A system that sees everything as money will never bring us to a humane and sustainable world

Almost everything is up for sale: personal relationships, health, education, politics…

We have somehow come to accept that market mechanisms are a neutral tool to solve societal problems. Adopt a child for 1€/month to stop poverty? Put a price on nature to save it from environmental destruction?

If money governs access to the essentials of the good life like health and education it sharpens inequality. Market mechanisms are not neutral – they can undermine our moral values.

We need to start questioning the role of markets and money in our society.

The NumbersA system that sees everything as money will never bring us to a humane and sustainable world. http://the-numbers.org/ #moneycantbuy tweet

Posted by The Rules on Wednesday, December 2, 2015 tweet

About this project

Public discourse in most countries is still largely taking the dominant economic model as a given. The market as the key mechanism to solve our political problems is rarely questioned.

Similarly for most civil society organisations and most actvist networks that are fighting for justice and and a more sustainable world, questioning the underlying economic model is mostly not a core issue in their campaigns and projects. By ignoring or accepting the market ideology and even making use of its mechanisms in their campaigns, indirectly and mostly unintentionally civil society organisations are contributing to reinforce the dominant narratives of progress, markets, consumerism, globalisation and economic growth.

The Numbers has been created by a cross-sectorial civil society alliance and was coordinated by the Smart CSOs Lab. It aims to contribute to a change in public discourse by asking the big questions that really matter. The project partners believe that this is an important element of a broader and much needed transition to a new economic system that will enable human wellbeing, justice and ecological sustainability.

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Trump: Join us in connecting the dots

The election of Donald Trump has left millions, maybe even billions of us in shock. Although we may be looking with bewilderment at the US today, we should remember that he is not an isolated phenomenon. He is a symptom of a sickness that is raging all around the world. People are hurting, disillusioned with mainstream politics and increasingly angry at a neoliberal economic system that is destroying lives and the planet with increasing ferocity. And in their desperation they are willing to consider extreme measures to make themselves heard.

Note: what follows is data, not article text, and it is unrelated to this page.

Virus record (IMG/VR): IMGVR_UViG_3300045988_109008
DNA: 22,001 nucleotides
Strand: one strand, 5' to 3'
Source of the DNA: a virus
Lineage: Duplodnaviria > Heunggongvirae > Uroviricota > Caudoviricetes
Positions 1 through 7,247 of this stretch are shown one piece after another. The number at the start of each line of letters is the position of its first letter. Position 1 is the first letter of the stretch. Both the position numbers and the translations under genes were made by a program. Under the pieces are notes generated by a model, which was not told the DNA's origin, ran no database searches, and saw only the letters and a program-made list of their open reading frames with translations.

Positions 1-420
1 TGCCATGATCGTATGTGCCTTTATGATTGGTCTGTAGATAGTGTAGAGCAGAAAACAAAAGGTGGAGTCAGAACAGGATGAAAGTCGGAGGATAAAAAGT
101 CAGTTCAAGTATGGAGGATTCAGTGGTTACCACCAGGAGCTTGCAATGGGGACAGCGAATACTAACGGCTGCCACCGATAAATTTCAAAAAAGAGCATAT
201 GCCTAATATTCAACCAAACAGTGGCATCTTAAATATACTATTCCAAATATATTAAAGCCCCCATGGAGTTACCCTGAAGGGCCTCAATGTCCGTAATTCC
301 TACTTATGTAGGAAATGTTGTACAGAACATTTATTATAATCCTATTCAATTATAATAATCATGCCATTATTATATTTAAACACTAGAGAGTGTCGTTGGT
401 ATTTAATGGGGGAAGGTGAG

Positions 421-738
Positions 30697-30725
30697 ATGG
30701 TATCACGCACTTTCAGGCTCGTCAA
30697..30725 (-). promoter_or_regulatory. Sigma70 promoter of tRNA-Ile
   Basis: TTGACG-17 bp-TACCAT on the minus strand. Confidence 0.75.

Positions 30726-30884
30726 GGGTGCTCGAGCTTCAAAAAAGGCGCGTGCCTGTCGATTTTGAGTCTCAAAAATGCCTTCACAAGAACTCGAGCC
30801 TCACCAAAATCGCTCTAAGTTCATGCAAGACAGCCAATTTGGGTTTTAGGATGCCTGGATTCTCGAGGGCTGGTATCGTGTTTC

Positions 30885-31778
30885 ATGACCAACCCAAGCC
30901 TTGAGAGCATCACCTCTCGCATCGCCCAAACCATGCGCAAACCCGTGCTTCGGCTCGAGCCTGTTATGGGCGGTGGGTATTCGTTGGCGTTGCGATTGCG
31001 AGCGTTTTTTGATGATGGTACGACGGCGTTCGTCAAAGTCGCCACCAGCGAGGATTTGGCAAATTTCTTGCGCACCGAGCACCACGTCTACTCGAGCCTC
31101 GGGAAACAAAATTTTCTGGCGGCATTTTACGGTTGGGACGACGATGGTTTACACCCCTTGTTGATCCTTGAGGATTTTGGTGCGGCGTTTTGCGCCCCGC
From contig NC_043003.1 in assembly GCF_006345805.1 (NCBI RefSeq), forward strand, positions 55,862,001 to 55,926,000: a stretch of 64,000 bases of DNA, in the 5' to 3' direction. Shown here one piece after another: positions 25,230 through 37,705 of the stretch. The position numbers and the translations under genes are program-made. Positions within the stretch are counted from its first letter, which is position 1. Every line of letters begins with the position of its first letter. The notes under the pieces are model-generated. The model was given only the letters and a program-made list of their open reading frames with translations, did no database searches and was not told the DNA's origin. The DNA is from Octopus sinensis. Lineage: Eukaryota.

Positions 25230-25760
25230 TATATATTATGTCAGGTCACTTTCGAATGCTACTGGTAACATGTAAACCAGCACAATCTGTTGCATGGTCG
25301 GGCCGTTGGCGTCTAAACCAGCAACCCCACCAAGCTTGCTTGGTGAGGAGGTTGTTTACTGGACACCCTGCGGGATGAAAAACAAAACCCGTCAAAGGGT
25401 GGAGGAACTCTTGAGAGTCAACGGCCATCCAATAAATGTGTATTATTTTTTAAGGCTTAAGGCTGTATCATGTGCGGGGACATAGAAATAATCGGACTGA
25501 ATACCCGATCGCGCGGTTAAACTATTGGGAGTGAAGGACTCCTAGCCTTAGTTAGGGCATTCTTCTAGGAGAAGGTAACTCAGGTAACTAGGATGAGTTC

Demagogues thrive amid fear and insecurity, which is why they paint the world in such dark terms. It’s a strategy that has put right-wing populist leaders in power in an Axis of Egos: from Brazil to Turkey, the Philippines to Russia, authoritarian strongmen like Trump are on the rise. Meanwhile, many centrist liberals, like the Democratic Party in the US, have been so intent on rejecting left-wing populist solutions, and so sure of their ability to beat anyone running on a white supremacy platform with its misogyny and homophobia, that they opened the door for Mr. Trump to walk straight through. Their preference is always to maintain the status quo that has served them so well.

As dangerous as the election of Trump is for the world, we can also see in this moment the truth that we simply cannot rely on the electoral political system to save us, because it is designed to prevent the fundamental change we need. Its own survival is at stake and it will marshal all its champions and resources to defend itself and stop the emergence of a new system. But when we work, or continue working for change from the ground up; when we build or keep on building new ways of living and being with each other where we live; when we construct or keep constructing the future we know is possible with our own hands, rather than hoping distant leaders will build it for us, we find our true power. Finally, when we combine that with the unbending hope that has powered change through the ages, we know our power has meaning.

A 400-year-old economic system is dying and another is struggling to be born. Change on this scale is not going to be smooth or easy. We should not be surprised, then, that moments like this — where the establishment is dealt a body blow — become more and more common. We can despair when that blow comes in the form of right-wing extremists, or we can step-up. We are the ones we are looking for, who can and must grasp the opportunities in these crises that are undoubtedly there.

So it’s time to come together, taking time to remember the earth. Remember all the successful struggles for justice that came before us, and imagine all those to come. Remember that social movements are growing all over the world and realising the common struggle. Remember life. Then, organise. Find each other and help midwife the inevitable transition that brings forth from the ashes of neoliberal capitalism a system that works for the good of all life on Mother Earth. This is not just activism; this is our responsibility as human beings alive as this all unfolds.

This is why we are here.